Wematter Announces Unusual SLS Post-Processing Device

By on June 7th, 2021 in Hardware, news

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Wematter Announces Unusual SLS Post Processing Device
The Wematter Density Gen II post-processing unit (on the right) [Source: Wematter]

Wematter announced the Density Gen II post-processing unit, and it uses an unusual two-step process for cleaning SLS 3D prints.

The Swedish company has been developing an industrial SLS 3D printer since their founding in 2014, and in recent years has been able to deliver the Gravity SLS 3D printer to customers, drawing investor confidence.

The machine is targeted at mid-size operations where the volume of 3D prints is sufficient to justify the purchase of in-house SLS equipment. Wematter is able to produce considerable quantities of parts using the large 300 x 300 x 300 mm build volume in the device.

The Gravity device uses the SLS process, where a flat bed of thermoplastic powder is selectively sintered by a powerful laser, layer by layer. When an SLS job completes, it’s buried in a chamber full of unused powder and must be extracted.

Any completed SLS 3D print must be extracted from the powder and then cleaned off. Stray powder will cling to the surface of the print, as well as reside in niches created by the object’s geometry.

SLS 3D prints therefore always require post-processing. Typically the dusty prints are hauled into a secondary machine that would have an airbrush-style wand to blow powder off the part. The powder would be collected and potentially reused in subsequent print jobs.

I’ve done this process myself, and it is quite tedious, particularly on complex geometries, where you’re never certain if you’ve actually blown away all of the loose powder.

That was for one 3D print, but imagine if you’re using the Gravity 3D printer and producing, say, 60 parts per day, each of which requires individual cleaning effort. At 10 minutes per item, that many hours of post-processing work to do each day.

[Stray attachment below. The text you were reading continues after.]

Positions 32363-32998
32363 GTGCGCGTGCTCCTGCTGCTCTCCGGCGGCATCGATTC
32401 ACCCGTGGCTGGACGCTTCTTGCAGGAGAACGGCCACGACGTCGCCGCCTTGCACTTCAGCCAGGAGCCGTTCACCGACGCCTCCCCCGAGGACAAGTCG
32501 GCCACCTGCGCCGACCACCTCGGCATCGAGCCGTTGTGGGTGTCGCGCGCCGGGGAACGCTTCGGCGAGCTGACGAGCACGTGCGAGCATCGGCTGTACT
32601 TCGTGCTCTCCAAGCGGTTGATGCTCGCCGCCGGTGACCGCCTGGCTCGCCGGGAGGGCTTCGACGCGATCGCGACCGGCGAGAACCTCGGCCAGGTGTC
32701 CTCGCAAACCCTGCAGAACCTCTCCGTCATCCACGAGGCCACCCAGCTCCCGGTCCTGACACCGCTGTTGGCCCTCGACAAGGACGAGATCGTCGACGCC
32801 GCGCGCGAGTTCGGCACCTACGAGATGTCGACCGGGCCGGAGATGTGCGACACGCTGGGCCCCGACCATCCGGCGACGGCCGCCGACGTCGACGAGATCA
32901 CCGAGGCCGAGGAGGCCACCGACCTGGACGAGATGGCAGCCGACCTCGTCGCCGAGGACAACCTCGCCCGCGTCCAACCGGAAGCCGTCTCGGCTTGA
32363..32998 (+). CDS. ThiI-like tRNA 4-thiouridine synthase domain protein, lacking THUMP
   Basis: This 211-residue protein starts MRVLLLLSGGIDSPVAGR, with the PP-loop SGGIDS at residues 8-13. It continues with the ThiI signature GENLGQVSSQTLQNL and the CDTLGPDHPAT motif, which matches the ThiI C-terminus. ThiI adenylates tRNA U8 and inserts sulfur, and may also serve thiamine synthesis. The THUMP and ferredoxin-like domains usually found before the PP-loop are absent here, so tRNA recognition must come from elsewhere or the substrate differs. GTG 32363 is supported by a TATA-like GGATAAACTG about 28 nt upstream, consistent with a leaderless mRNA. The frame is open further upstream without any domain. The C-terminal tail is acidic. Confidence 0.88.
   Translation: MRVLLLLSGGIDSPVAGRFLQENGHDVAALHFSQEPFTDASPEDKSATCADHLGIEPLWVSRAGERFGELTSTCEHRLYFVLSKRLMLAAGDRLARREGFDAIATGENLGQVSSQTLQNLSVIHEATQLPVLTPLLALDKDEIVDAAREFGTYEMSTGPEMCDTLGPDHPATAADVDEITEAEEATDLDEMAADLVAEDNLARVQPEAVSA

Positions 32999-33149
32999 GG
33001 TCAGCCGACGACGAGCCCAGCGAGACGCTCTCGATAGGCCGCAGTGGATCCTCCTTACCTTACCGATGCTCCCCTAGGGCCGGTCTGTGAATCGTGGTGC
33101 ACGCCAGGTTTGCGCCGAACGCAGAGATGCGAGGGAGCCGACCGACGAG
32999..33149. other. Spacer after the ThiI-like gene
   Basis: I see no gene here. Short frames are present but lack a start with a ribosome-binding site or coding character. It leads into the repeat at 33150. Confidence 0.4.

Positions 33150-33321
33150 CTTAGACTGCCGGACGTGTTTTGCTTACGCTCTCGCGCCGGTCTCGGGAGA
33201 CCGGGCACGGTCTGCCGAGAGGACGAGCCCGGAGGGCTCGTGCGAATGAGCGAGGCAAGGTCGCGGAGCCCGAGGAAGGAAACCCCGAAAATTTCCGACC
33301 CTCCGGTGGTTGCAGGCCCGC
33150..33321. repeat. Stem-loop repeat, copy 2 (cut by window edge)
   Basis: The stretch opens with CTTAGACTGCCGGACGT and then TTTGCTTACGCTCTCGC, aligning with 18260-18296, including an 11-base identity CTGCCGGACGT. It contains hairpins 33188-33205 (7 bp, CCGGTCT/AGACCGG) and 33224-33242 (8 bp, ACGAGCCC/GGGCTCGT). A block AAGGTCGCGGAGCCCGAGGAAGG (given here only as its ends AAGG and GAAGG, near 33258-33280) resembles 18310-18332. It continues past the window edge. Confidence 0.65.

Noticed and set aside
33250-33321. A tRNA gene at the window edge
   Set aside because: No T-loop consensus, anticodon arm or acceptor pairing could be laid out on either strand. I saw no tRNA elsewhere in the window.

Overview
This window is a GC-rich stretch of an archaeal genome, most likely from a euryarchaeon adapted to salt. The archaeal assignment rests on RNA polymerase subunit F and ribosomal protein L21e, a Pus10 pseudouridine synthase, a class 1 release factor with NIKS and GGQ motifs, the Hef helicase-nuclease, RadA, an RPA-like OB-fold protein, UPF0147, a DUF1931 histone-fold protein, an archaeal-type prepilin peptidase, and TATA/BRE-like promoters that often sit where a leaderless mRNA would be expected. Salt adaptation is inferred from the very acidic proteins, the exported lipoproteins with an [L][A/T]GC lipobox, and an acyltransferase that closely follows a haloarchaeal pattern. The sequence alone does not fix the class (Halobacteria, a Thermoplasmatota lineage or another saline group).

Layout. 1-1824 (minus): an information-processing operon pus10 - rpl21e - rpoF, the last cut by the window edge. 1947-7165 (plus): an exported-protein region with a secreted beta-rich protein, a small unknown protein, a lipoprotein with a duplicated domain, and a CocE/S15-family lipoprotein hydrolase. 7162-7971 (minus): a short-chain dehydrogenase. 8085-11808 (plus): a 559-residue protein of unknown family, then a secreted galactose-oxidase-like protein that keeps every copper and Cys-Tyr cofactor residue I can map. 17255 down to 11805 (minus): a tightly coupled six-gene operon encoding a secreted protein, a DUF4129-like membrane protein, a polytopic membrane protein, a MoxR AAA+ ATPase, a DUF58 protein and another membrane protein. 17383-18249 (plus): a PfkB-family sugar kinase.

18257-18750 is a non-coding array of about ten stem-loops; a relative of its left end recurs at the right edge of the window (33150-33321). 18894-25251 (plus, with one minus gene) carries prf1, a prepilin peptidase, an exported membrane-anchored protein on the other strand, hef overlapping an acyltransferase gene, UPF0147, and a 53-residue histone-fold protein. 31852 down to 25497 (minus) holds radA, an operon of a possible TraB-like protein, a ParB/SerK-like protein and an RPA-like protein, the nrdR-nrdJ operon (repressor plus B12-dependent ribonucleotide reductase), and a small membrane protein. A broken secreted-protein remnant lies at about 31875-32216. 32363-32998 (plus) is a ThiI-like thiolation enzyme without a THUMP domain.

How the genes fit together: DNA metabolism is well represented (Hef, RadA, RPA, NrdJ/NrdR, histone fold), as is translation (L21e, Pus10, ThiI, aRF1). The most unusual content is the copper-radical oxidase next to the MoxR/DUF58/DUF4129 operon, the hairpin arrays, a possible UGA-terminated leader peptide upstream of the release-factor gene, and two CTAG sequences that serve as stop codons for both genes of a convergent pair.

Wematter’s new Density Gen II post-processing unit includes a unique two-step cleaning process for SLS 3D prints.

The first stage is cleaning by water jet. Pressurized water very quickly blows off large amounts of loose powder, far more quickly than you could do with air. It’s simple physics: water carries a lot more momentum, and that momentum is transferred to the loose powder.

The second stage, done after powder is washed away with the water jet, is to use a compressed air gun to dry the part and blow off any final loose powder. This results in a very clean and dry 3D print in far less time than using air alone.

Wematter CEO Robert Kniola explained:

“By first using water to remove excess material with Density, you can clean 3D models quickly and safely compared to using only compressed air. In comparative tests, we have in some cases measured a reduction in the finishing time by up to 83%. From one hour to ten minutes per batch of 3D prints.”

Even better is that the water and air systems are closed systems: the water is recycled, and the compressor is onboard and does not require an external source of compressed air.

Wematter said the Density Gen II can also be used to remove wax supports or PolyJet supports for 3D prints made using other 3D printing processes.

This is quite an innovation, but one aspect is puzzling: typically unused powder is recycled, as post-processing gear collects the powder where it can be re-routed back into the production stream. But in the Density Gen II the powder will be washed away by water, and it’s not clear whether this wet powder could be recycled in the same way. It appears that loose powder is collected in a filter, and it’s not clear what happens then.

If not, then the cost of using the Density Gen II will have to include the loss of some powder. On the other hand, it may be that the labor savings due to the speed advantage outweigh the cost of lost powder, making it economical to use.

Via Wematter

By Kerry Stevenson

Kerry Stevenson, aka "General Fabb" has written over 8,000 stories on 3D printing at Fabbaloo since he launched the venture in 2007, with an intention to promote and grow the incredible technology of 3D printing across the world. So far, it seems to be working!

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